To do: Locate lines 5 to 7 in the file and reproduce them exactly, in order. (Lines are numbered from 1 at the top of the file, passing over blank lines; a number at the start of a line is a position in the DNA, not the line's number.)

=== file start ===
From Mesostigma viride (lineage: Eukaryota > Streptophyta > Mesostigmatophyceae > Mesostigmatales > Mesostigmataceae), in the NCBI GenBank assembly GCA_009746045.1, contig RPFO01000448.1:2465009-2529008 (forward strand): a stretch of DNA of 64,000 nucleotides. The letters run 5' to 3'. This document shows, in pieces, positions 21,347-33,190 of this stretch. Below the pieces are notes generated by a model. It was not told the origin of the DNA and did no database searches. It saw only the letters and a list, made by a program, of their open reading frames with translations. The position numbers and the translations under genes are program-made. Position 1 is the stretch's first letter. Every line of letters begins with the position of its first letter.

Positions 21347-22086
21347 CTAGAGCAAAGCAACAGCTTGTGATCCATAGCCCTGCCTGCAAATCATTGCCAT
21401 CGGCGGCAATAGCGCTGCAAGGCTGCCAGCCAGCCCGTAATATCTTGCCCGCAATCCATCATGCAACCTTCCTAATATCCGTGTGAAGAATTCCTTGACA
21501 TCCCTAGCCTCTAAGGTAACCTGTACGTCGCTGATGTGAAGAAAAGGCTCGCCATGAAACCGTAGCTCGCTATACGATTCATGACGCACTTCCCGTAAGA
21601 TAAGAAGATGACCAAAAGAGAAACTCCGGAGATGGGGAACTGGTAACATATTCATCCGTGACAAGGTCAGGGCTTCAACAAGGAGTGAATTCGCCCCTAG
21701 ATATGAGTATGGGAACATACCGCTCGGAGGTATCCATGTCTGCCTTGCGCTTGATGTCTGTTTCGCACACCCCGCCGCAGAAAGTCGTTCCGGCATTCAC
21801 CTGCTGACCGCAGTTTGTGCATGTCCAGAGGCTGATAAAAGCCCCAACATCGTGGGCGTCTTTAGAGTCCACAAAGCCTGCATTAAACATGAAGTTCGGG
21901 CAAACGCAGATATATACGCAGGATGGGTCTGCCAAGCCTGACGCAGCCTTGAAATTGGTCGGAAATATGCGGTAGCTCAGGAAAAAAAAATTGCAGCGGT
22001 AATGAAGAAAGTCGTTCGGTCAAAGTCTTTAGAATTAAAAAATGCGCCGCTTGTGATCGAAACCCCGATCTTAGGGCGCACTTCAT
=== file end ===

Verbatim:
21501 TCCCTAGCCTCTAAGGTAACCTGTACGTCGCTGATGTGAAGAAAAGGCTCGCCATGAAACCGTAGCTCGCTATACGATTCATGACGCACTTCCCGTAAGA
21601 TAAGAAGATGACCAAAAGAGAAACTCCGGAGATGGGGAACTGGTAACATATTCATCCGTGACAAGGTCAGGGCTTCAACAAGGAGTGAATTCGCCCCTAG
21701 ATATGAGTATGGGAACATACCGCTCGGAGGTATCCATGTCTGCCTTGCGCTTGATGTCTGTTTCGCACACCCCGCCGCAGAAAGTCGTTCCGGCATTCAC